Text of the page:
Trump says Robert Mueller shouldn't testify

President Trump on Sunday said special counsel Robert Mueller should not testify on the findings of his probe into Russian election interference, suggesting the move was an attempt by Democrats to renew scrutiny on the White House after the release of Mueller's long-awaited report.

"After spending more than $35,000,000 over a two year period, interviewing 500 people, using 18 Trump Hating Angry Democrats & 49 FBI Agents - all culminating in a more than 400 page Report showing NO COLLUSION - why would the Democrats in Congress now need Robert Mueller to testify," Trump said in a pair of tweets.

"Are they looking for a redo because they hated seeing the strong NO COLLUSION conclusion? There was no crime, except on the other side (incredibly not covered in the Report), and NO OBSTRUCTION. Bob Mueller should not testify. No redos for the Dems!"

Anticipation has been growing for Mueller to testify before Congress after it was revealed he expressed frustration with the way Attorney General William Barr presented his investigation's findings to the public.

Rep. David Cicilline (D-R.I.) on Sunday said the House Judiciary Committee is aiming to bring in special counsel Robert Mueller on May 15, but "nothing has been agreed to yet."

Cicilline, who is a member of the committee, during an appearance on "Fox News Sunday" earlier in the day said a representative for Mueller had agreed to the May 15 date, but walked back his remarks later.

"Just to clarify: we are aiming to bring Mueller in on the 15th, but nothing has been agreed to yet," Cicilline wrote on Twitter. "That's the date the Committee has proposed, and we hope the Special Counsel will agree to it. Sorry for the confusion."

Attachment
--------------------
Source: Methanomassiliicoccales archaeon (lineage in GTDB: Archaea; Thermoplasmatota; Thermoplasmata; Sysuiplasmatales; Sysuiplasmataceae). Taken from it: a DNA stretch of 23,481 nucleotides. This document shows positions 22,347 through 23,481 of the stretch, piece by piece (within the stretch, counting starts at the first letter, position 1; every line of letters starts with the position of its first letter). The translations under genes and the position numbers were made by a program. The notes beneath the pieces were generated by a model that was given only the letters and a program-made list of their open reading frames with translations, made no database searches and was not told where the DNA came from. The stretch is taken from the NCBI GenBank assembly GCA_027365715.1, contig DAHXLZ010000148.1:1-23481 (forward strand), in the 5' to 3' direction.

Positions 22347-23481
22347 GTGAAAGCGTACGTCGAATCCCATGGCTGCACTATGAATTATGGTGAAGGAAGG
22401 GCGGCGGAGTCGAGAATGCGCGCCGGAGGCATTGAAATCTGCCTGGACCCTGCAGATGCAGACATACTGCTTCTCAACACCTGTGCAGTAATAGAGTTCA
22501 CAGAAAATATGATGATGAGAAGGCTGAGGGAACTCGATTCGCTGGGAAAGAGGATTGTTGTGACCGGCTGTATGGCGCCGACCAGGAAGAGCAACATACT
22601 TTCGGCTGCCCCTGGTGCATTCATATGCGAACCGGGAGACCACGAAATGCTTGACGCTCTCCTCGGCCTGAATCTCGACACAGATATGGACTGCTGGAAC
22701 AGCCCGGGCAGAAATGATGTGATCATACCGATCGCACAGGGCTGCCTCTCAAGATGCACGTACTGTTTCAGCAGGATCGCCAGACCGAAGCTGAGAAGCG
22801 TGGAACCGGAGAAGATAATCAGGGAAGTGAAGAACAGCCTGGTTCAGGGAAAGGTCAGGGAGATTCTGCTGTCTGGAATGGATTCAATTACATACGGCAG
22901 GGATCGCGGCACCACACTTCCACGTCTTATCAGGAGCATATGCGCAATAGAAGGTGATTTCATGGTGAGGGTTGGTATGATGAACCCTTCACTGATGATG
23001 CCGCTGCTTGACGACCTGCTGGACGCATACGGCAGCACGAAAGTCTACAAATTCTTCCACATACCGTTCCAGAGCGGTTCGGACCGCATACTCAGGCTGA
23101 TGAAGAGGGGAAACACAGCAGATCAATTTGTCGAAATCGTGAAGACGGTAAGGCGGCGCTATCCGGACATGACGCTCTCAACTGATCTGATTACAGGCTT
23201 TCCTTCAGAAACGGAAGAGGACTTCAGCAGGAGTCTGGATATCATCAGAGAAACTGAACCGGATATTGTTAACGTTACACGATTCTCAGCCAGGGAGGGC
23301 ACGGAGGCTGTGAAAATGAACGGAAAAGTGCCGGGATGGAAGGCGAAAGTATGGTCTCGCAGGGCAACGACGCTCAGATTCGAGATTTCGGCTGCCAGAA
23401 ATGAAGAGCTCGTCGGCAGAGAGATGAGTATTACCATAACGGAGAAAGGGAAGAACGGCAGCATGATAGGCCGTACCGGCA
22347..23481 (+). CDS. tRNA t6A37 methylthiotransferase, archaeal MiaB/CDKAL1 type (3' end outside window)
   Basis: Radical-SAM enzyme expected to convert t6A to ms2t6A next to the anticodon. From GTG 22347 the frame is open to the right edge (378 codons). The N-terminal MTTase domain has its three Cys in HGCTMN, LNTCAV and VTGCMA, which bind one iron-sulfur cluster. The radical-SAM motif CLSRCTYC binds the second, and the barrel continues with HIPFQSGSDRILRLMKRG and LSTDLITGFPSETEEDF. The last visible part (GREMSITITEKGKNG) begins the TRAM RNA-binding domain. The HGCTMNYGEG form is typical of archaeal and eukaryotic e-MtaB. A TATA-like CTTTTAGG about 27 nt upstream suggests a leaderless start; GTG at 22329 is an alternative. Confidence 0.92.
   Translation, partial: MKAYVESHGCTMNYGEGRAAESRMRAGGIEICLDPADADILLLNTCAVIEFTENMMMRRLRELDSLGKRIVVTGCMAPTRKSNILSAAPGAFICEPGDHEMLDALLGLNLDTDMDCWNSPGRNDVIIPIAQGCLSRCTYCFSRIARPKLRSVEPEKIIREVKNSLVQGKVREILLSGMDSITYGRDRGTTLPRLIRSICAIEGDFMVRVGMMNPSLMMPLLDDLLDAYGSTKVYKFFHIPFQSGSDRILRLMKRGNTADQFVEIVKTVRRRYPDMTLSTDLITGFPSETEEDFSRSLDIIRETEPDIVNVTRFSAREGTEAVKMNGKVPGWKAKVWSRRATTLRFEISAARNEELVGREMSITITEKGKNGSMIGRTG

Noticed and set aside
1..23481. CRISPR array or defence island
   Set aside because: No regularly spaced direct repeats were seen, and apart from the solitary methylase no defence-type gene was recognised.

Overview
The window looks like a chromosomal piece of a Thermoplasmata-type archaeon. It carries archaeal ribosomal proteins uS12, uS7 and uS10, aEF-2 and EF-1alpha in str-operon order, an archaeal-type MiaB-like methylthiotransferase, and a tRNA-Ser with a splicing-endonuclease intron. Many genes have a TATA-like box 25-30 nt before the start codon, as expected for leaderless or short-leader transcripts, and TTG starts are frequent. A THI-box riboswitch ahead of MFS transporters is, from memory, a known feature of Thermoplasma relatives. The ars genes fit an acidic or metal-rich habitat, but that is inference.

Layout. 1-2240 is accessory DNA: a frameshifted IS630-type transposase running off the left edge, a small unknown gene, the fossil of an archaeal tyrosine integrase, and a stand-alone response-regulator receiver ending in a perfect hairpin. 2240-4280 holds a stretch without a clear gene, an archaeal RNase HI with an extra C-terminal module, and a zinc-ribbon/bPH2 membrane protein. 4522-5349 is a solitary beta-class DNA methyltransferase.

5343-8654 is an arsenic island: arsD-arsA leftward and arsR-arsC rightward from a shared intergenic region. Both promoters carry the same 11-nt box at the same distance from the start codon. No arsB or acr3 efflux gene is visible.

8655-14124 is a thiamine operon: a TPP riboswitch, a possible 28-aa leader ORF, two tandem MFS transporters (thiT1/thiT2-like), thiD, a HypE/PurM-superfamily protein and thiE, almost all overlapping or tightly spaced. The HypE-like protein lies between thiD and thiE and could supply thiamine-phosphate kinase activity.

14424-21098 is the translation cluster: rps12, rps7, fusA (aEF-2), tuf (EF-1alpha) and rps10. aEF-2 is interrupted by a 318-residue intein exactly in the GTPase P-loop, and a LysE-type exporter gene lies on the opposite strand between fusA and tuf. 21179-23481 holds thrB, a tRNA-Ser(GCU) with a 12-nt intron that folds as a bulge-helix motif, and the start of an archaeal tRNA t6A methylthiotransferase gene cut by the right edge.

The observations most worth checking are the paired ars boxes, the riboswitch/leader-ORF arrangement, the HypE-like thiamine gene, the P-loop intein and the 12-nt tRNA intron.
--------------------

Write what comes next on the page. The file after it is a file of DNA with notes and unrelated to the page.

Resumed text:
Democrats have been calling for Mueller to testify before the committee after they obtained a letter from the special counsel expressing frustration with Barr's summary of Mueller's Russia investigation.

""The summary letter the Department sent to Congress and released to the public late in the afternoon of March 24 did not fully capture the context, nature, and substance of this Office's work and conclusions," the letter signed by Mueller reads. "There is now public confusion about critical aspects of the results of our investigation."

Sen. Lindsey Graham (R-S.C.), the chairman of the Senate Judiciary Committee, has also invited Mueller to testify about his phone call with Barr in which the two discussed Barr's four-page memo outlining the conclusions of Mueller's Russia probe. 

Barr, during a press conference last month, said he would not object to Mueller speaking with Congress. 

Cicilline during the Fox News appearance on Sunday said the White House had "so far indicated they would not interfere with Mr. Mueller's attempts to testify.

"We hope that won't change," he said.

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